Elicitation of broadly neutralizing antibodies (bnAbs) is a primary HIV vaccine goal. Native-like trimers mimicking virion-associated spikes present nearly all bnAb epitopes and are therefore promising vaccine antigens. However, first generation native-like trimers expose epitopes for non-neutralizing antibodies (non-nAbs), which may hinder bnAb induction. We here employ computational and structure-guided design to develop improved native-like trimers that reduce exposure of non-nAb epitopes in the V3-loop and trimer base, minimize both CD4 reactivity and CD4-induced non-nAb epitope exposure, and increase thermal stability while maintaining bnAb antigenicity. In rabbit immunizations with native-like trimers of the 327c isolate, improved trimers suppress elicitation of V3-directed and tier-1 neutralizing antibodies and induce robust autologous tier-2 neutralization, unlike a first-generation trimer. The improved native-like trimers from diverse HIV isolates, and the design methods, have promise to assist in the development of a HIV vaccine.
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http://dx.doi.org/10.1038/s41467-017-01549-6DOI Listing
http://www.ncbi.nlm.nih.gov/pmc/articles/PMC5698488PMC
November 2017

Comparative analysis of activation induced marker (AIM) assays for sensitive identification of antigen-specific CD4 T cells.

PLoS One 2017 24;12(10):e0186998. Epub 2017 Oct 24.

CR-CHUM, Université de Montréal, Montreal, Québec, Canada.

The identification and study of antigen-specific CD4 T cells, both in peripheral blood and in tissues, is key for a broad range of immunological research, including vaccine responses and infectious diseases. Detection of these cells is hampered by both their rarity and their heterogeneity, in particular with regards to cytokine secretion profiles. These factors prevent the identification of the total pool of antigen-specific CD4 T cells by classical methods. We have developed assays for the highly sensitive detection of such cells by measuring the upregulation of surface activation induced markers (AIM). Here, we compare two such assays based on concurrent expression of CD69 plus CD40L (CD154) or expression of OX40 plus CD25, and we develop additional AIM assays based on OX40 plus PD-L1 or 4-1BB. We compare the relative sensitivity of these assays for detection of vaccine and natural infection-induced CD4 T cell responses and show that these assays identify distinct, but overlapping populations of antigen-specific CD4 T cells, a subpopulation of which can also be detected on the basis of cytokine synthesis. Bystander activation had minimal effect on AIM markers. However, some T regulatory cells upregulate CD25 upon antigen stimulation. We therefore validated AIM assays designed to exclude most T regulatory cells, for both human and non-human primate (NHP, Macaca mulatta) studies. Overall, through head-to-head comparisons and methodological improvements, we show that AIM assays represent a sensitive and valuable method for the detection of antigen-specific CD4 T cells.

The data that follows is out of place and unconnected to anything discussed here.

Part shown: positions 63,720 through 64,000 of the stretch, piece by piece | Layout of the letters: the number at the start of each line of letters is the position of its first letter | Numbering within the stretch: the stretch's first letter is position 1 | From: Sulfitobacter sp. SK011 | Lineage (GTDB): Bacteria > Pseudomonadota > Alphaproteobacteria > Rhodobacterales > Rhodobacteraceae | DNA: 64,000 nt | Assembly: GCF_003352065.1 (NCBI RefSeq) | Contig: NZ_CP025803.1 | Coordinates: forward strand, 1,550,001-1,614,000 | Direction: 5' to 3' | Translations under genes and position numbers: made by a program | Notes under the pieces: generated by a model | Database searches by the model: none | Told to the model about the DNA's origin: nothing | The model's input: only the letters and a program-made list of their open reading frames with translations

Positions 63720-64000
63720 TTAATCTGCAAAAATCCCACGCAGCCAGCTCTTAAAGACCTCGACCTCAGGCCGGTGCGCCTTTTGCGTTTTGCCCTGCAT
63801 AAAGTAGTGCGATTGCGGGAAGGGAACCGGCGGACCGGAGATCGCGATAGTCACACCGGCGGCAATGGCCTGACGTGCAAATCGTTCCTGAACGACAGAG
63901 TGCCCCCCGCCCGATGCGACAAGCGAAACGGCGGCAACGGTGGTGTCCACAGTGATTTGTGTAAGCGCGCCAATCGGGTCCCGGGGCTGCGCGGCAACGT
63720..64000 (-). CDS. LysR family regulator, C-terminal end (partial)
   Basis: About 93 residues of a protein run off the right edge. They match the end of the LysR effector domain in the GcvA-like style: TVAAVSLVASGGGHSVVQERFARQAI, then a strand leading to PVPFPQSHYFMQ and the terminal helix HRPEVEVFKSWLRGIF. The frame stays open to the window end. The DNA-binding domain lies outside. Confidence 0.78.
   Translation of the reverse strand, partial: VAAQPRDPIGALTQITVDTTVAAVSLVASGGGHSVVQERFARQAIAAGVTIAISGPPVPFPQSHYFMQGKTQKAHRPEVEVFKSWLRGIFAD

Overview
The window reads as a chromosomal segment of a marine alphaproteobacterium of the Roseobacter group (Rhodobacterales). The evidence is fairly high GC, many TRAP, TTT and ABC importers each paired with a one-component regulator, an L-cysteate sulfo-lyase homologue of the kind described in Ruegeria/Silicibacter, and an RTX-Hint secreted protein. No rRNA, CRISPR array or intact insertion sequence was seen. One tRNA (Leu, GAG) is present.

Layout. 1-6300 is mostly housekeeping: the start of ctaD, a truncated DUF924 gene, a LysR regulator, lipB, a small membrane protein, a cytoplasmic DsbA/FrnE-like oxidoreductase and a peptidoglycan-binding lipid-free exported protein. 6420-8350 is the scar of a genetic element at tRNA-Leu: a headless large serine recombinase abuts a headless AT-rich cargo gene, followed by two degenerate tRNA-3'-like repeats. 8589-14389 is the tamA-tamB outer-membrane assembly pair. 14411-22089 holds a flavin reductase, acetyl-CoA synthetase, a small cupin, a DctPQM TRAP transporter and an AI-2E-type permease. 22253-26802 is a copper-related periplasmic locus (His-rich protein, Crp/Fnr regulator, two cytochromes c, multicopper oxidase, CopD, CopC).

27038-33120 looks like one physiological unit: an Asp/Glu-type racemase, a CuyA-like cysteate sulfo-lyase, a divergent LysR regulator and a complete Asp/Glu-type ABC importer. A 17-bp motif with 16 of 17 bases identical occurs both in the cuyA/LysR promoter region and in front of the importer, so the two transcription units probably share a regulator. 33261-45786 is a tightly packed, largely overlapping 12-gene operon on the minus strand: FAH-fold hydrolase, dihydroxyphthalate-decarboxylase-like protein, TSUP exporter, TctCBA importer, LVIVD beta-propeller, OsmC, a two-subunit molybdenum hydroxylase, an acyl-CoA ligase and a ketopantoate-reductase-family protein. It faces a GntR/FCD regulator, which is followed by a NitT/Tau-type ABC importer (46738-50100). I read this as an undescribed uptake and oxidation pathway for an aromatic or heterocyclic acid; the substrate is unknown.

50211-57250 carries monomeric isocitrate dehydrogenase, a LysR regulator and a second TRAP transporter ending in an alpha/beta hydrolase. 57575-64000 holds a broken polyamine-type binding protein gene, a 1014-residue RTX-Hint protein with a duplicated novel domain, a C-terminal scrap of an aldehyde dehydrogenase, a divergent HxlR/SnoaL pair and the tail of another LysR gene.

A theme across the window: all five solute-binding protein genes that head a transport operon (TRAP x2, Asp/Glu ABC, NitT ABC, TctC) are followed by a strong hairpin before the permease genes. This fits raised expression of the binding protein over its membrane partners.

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http://journals.plos.org/plosone/article?id=10.1371/journal.pone.0186998PLOS
http://www.ncbi.nlm.nih.gov/pmc/articles/PMC5655442PMC
November 2017

Direct Probing of Germinal Center Responses Reveals Immunological Features and Bottlenecks for Neutralizing Antibody Responses to HIV Env Trimer.

Cell Rep 2016 11;17(9):2195-2209

Division of Vaccine Discovery, La Jolla Institute for Allergy and Immunology, La Jolla, CA 92037, USA; Scripps Center for HIV/AIDS Vaccine Immunology and Immunogen Discovery, La Jolla, CA 92037, USA; Department of Medicine, Division of Infectious Diseases, University of California, San Diego, La Jolla, CA 92037, USA. Electronic address:

Generating tier 2 HIV-neutralizing antibody (nAb) responses by immunization remains a challenging problem, and the immunological barriers to induction of such responses with Env immunogens remain unclear. Here, some rhesus monkeys developed autologous tier 2 nAbs upon HIV Env trimer immunization (SOSIP.v5.2) whereas others did not. This was not because HIV Env trimers were immunologically silent because all monkeys made similar ELISA-binding antibody responses; the key difference was nAb versus non-nAb responses. We explored the immunological barriers to HIV nAb responses by combining a suite of techniques, including longitudinal lymph node fine needle aspirates. Unexpectedly, nAb development best correlated with booster immunization GC B cell magnitude and Tfh characteristics of the Env-specific CD4 T cells. Notably, these factors distinguished between successful and unsuccessful antibody responses because GC B cell frequencies and stoichiometry to GC Tfh cells correlated with nAb development, but did not correlate with total Env Ab binding titers.